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Android, Samsung, grab more U.S. smartphone share

Jan 4, 2011 — by Eric Brown — from the LinuxDevices Archive — 1 views

Android powered 40.8 percent of smartphones purchased in the U.S. in the last six months compared to 27 percent for Apple iOS, although Apple still led in overall share at 28.6 percent, according to the Nielsen Company. Meanwhile, Samsung claims to have shipped 10 million Android-based Galaxy S phones, and Wirefly says Android dominated its online holiday shopping tally.

In the six-month period from June to November 2010, 40.8 percent of smartphones purchased in the U.S. ran the Google-backed, Linux-based Android operating system while 27 percent of devices ran Apple's iOS (the iPhone), according to The Nielsen Company's latest report. Taking up third place was Research in Motion (RIM) Blackberry handsets, with 19 percent, says the market research firm.

U.S. smartphone OS share among six-month adult recent acquirers (Jun. - Nov. 2010)
Source: The Nielsen Company
(Click to enlarge)

Apple led the way, however, on overall market share, with 28.6 percent, up from 27 percent in October, says Nielsen. RIM's BlackBerry dropped from 27 percent to 26.1 percent the month before while Android's market share grew the fastest, tallying 25.8 percent, up from Nielsen's October Android count of 22.7 percent.

U.S. smartphone OS share (adults, Jun. – Nov. 2010)
Source: The Nielsen Company
(Click to enlarge)

According to Nielsen, the race for smartphone market share is "tighter than it has ever been." Most of the gains for Android and iOS came at the expense of RIM, which commanded 34 percent of the U.S. smartphone market as recently as June. Smartphone purchases continued to gain on feature phones, says the research firm. In November, 45 percent of recent acquirers chose a smartphone over a feature phone.

Samsung sells 10 million Galaxy S phones

Samsung says that it has shipped some 10 million Galaxy S smartphone variants worldwide since its June 2010 release date, reports our sister site eWEEK. The Galaxy Tab managed to sell more than one million units worldwide within two months of its first release.

Available on all major U.S. carriers under various names, including AT&T's Samsung Captivate (pictured), the Galaxy S is also sold in many countries around the world.

Although the 10 million figure is said to have met Samsung's sales target for the devices, the company in November said it expected to sell 20 million Galaxy S smartphones in 2010. (Okay, Samsung is better at sales than at sales projections.)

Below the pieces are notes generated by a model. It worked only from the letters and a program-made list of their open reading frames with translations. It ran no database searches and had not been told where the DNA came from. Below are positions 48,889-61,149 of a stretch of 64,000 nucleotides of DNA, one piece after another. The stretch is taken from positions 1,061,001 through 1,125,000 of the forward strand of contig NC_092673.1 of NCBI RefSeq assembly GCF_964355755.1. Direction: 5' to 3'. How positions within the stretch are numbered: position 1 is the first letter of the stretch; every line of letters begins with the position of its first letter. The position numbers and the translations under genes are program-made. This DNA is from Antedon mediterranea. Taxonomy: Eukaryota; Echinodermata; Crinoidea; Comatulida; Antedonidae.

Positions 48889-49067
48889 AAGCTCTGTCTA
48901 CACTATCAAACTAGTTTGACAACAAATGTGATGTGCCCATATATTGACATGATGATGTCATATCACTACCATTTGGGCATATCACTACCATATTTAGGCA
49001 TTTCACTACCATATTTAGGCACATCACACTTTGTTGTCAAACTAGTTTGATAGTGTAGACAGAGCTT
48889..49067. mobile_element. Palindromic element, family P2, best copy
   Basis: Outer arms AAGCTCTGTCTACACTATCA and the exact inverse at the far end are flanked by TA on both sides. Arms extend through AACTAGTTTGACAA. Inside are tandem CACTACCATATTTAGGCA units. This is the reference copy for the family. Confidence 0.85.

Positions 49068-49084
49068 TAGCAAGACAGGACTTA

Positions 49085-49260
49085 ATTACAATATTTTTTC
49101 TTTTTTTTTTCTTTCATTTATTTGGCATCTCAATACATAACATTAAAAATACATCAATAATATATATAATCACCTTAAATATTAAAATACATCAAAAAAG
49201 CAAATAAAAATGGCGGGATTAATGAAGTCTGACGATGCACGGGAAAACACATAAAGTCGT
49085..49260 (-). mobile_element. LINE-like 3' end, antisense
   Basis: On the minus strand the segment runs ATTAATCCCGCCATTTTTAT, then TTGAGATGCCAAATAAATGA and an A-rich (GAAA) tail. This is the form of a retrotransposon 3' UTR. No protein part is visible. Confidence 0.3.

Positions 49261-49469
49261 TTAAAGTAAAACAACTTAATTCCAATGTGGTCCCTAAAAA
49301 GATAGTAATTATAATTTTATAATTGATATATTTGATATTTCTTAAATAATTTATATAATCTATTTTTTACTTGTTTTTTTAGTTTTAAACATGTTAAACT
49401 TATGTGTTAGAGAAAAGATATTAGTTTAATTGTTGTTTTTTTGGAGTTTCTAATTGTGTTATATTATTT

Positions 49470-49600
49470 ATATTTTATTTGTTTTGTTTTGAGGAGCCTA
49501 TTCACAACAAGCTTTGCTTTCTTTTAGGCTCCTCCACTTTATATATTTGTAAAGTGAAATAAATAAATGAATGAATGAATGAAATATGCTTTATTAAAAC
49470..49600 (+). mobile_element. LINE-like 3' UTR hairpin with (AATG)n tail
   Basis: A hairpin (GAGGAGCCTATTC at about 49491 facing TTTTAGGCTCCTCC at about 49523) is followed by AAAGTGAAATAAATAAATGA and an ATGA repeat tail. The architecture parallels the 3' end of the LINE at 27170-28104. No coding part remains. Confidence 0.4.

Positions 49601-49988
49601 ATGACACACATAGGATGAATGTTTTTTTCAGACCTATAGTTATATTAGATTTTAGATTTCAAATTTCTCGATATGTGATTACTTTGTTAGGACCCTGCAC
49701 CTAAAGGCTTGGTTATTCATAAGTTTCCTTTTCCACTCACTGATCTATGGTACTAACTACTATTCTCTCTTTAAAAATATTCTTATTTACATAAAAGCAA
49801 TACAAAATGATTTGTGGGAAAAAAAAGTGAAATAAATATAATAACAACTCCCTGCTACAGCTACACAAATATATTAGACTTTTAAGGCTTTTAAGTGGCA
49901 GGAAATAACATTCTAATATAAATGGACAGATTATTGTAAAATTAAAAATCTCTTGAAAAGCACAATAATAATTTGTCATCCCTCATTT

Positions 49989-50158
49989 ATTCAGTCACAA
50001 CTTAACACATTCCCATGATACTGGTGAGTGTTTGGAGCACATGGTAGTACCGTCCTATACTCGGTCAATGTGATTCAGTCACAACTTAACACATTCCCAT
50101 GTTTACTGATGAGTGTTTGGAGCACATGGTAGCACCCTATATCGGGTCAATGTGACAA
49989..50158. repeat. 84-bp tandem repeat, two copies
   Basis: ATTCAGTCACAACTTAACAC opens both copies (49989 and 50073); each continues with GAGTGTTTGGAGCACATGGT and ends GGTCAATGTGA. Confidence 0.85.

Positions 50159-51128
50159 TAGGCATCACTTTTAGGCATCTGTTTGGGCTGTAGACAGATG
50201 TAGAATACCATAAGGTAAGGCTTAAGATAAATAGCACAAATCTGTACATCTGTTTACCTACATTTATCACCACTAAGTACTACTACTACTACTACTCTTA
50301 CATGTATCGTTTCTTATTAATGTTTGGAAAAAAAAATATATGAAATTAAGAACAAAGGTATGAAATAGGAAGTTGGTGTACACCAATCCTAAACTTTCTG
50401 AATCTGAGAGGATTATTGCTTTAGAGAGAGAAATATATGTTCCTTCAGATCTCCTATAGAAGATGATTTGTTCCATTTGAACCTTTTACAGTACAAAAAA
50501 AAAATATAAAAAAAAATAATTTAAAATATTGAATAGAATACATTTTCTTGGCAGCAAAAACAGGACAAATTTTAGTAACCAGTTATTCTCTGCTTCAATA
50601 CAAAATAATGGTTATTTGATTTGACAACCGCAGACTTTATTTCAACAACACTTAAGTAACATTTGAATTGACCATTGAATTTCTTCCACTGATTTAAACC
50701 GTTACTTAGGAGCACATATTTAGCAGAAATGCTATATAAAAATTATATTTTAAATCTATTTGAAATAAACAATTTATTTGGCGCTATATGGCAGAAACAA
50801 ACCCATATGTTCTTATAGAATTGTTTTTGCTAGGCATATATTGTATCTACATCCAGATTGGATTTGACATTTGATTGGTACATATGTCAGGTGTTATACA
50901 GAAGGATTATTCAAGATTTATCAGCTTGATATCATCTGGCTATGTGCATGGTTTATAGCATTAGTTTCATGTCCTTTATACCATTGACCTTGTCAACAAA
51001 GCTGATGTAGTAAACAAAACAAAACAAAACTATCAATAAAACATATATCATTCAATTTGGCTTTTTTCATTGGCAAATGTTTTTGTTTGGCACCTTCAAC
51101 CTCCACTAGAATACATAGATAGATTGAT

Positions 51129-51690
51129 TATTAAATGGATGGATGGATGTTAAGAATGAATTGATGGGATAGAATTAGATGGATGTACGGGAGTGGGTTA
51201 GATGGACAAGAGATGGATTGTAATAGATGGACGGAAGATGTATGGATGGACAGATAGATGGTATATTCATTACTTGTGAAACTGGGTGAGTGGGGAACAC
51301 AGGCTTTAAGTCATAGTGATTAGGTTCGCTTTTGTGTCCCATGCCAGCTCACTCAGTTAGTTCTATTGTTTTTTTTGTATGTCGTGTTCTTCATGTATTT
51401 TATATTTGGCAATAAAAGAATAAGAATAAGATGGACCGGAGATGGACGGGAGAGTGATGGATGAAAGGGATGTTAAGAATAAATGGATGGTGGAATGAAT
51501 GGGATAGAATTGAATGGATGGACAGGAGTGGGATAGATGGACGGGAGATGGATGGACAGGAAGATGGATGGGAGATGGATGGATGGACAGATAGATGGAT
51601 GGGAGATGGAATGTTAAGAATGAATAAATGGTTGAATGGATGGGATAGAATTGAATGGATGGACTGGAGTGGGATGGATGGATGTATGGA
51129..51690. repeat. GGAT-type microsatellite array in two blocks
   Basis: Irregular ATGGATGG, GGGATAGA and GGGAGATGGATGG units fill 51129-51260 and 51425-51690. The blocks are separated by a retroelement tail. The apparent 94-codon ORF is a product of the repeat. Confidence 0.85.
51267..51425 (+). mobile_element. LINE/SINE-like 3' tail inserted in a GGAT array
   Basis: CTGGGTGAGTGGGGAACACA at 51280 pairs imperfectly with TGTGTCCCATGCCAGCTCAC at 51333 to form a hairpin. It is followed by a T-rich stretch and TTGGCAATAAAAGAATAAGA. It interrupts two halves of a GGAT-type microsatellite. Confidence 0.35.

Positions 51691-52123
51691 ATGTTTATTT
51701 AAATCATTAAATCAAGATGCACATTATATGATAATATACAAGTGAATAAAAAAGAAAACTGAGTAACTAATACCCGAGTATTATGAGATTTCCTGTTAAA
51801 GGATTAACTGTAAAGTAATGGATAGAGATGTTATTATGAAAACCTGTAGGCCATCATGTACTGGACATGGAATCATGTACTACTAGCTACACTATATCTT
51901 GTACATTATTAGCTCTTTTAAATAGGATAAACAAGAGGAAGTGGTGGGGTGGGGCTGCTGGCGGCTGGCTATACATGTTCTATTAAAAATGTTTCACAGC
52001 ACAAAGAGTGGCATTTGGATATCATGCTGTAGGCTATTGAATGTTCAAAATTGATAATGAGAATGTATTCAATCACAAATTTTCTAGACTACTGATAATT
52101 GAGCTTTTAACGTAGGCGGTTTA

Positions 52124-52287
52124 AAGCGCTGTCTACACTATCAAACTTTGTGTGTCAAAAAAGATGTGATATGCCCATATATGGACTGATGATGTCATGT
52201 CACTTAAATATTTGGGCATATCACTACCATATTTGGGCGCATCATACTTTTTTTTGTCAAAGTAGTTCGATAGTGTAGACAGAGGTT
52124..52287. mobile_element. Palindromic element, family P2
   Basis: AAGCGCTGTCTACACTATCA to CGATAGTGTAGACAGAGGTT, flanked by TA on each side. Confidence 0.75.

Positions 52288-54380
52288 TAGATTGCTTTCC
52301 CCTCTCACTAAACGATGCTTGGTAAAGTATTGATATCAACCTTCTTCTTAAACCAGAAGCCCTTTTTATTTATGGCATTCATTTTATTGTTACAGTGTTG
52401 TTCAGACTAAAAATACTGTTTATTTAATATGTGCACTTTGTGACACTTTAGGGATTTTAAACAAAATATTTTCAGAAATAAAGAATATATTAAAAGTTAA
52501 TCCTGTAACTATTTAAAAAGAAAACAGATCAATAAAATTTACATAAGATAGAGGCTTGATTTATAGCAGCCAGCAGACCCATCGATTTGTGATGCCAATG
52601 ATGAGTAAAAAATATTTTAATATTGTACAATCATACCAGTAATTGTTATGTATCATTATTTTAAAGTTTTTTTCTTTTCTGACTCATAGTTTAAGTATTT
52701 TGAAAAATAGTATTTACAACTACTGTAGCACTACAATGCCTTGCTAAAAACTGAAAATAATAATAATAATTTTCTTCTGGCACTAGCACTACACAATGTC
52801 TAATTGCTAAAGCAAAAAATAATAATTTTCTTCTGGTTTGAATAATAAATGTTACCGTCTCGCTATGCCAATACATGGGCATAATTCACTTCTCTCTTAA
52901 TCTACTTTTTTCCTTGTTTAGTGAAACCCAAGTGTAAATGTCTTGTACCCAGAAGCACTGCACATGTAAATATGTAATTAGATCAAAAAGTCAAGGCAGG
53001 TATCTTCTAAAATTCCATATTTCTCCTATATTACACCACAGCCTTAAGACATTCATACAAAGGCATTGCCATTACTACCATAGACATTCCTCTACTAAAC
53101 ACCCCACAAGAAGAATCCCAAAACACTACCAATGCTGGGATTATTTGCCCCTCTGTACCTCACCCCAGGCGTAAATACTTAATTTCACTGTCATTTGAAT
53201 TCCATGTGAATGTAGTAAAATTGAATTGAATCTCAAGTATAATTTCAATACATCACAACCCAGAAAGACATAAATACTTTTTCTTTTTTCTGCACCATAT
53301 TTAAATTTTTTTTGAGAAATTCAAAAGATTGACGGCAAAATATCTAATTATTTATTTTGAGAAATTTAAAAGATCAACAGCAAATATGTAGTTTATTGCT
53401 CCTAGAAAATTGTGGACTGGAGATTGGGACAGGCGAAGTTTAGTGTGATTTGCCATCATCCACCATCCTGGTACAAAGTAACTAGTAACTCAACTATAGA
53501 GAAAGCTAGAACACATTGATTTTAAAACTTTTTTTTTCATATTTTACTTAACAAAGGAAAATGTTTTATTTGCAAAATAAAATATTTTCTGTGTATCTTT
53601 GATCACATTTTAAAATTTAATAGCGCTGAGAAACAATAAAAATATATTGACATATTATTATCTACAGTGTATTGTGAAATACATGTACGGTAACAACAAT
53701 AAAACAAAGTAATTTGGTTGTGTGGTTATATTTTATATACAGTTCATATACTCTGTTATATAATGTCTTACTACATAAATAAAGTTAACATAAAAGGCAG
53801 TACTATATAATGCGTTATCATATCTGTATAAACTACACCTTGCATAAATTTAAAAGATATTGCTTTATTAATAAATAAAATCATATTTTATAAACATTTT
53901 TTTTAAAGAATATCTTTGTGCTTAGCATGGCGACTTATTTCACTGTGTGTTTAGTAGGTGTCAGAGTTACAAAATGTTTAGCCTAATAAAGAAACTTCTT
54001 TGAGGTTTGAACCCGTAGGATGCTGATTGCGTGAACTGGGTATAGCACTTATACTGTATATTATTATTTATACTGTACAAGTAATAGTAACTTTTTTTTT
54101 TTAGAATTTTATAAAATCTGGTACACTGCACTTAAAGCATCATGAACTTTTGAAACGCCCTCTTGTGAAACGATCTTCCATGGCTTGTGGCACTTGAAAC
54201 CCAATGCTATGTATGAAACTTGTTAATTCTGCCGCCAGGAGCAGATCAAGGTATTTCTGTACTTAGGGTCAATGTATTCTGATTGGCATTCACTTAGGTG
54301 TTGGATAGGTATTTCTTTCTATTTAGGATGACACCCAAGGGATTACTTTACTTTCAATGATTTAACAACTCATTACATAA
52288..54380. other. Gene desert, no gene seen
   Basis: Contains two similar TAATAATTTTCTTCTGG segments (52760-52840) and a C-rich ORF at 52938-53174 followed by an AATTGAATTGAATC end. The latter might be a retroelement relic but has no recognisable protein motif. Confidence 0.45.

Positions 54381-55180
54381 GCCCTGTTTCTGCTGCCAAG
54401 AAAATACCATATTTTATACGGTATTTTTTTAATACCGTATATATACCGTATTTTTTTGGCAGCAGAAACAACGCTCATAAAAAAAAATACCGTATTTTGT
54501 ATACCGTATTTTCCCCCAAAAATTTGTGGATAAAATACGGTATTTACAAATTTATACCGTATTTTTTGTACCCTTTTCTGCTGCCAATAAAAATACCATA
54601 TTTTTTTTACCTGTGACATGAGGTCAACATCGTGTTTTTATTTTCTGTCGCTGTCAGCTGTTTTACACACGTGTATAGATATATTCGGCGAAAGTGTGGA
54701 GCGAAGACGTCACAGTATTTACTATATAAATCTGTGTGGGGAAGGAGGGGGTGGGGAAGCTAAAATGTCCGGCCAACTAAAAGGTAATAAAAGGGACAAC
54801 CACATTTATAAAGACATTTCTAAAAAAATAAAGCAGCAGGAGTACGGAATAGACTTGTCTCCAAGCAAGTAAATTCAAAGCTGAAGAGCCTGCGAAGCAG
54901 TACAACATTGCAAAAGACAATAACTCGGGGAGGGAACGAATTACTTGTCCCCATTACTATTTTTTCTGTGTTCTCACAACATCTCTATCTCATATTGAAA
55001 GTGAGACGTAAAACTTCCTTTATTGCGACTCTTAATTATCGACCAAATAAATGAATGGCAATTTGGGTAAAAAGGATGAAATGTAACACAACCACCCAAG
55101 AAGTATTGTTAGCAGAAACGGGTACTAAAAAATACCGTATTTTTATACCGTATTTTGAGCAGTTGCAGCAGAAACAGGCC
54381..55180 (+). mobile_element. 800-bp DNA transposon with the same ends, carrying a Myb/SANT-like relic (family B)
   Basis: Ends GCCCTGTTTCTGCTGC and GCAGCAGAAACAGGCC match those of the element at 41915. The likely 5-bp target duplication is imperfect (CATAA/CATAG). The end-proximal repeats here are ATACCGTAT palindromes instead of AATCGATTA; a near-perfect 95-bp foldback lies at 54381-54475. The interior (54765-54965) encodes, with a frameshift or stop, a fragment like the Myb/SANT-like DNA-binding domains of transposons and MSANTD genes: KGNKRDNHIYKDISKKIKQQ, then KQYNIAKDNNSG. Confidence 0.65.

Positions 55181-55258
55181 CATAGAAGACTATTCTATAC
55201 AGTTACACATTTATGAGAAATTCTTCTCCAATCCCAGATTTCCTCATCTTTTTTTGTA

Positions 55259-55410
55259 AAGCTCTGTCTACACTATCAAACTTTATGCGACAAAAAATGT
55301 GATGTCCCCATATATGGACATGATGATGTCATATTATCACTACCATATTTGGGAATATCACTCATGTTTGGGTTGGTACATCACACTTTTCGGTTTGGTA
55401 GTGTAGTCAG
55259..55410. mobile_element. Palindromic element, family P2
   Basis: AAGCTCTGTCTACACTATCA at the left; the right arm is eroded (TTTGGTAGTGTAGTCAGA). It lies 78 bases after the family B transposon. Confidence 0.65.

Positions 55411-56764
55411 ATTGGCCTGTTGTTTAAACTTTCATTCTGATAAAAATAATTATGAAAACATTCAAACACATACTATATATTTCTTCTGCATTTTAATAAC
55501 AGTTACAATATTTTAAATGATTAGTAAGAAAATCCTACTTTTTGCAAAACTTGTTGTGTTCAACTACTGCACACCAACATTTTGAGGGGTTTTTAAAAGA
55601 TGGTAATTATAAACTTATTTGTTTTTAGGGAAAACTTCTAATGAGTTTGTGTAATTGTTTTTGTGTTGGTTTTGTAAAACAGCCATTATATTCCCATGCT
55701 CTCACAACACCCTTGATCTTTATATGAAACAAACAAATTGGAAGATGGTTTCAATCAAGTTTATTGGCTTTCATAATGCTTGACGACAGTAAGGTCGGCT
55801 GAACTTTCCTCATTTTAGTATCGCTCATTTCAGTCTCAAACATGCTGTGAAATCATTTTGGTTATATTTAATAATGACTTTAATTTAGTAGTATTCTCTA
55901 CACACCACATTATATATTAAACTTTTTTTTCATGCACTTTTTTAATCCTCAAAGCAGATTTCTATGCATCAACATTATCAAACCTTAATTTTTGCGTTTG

The claim of strong Galaxy S sales is backed up by a number of sources including recent Wirefly sales figures (below). A comScore smartphone report released in November said that U.S. smartphone consumers use Samsung handsets more than any others.

The basic Samsung Galaxy S design includes a 1GHz processor and a 3.7-inch Super AMOLED screen. Carriers for the smartphone are offering their own hardware tweaks, such as the 4G WiMAX radio and sliding QWERTY keyboard on Sprint's Samsung Epic 4G.

Wirefly: Android led holiday cell phone sales

Android phones topped Wirefly's annual list of its top 10 best-selling cellular phones during the 2010 holiday shopping season, reports eWEEK. Wirefly, an online retailer of cell phones and service plans, said that smartphones claimed every position on the list, and Android handsets took nine of the top 10 spots.

The figures are skewed, however, in that Wirefly does not sell Apple's iPhone. Nevertheless, Wirefly's list of top 10 selling phones seemed to back up Android's strong push, led by Samsung.

Although HTC took the top two spots, four of the remaining phones were Galaxy S variants. HTC's Evo 4G, exclusively available on Sprint's network, led the list as the company's top-selling phone over the holiday season, followed by Verizon's Droid Incredible (pictured below, left), also by HTC. AT&T's Galaxy S spinoff, the Samsung Captivate (pictured farther above) came in third, followed by the Motorola Droid X (Verizon) and another Galaxy S phone, Sprint's Samsung Intercept.

The remaining five spots were taken by the BlackBerry Torch 9800, Sony Ericsson Xperia X10 (both on AT&T's network), Verizon's Droid 2 Global by Motorola and Samsung Fascinate, and Sprint's QWERTY slider version of the Galaxy S, the Samsung Epic 4G.

Wirefly also offered up some predictions for the new year, including a push toward contract-free phone purchases, and an influx of affordably priced, prepaid predominantly Android smartphones. 4G will also have a greater impact on the market, and front-facing cameras and smartphone videoconferencing will surge, predicts Wirefly.


This article was originally published on LinuxDevices.com and has been donated to the open source community by QuinStreet Inc. Please visit LinuxToday.com for up-to-date news and articles about Linux and open source.



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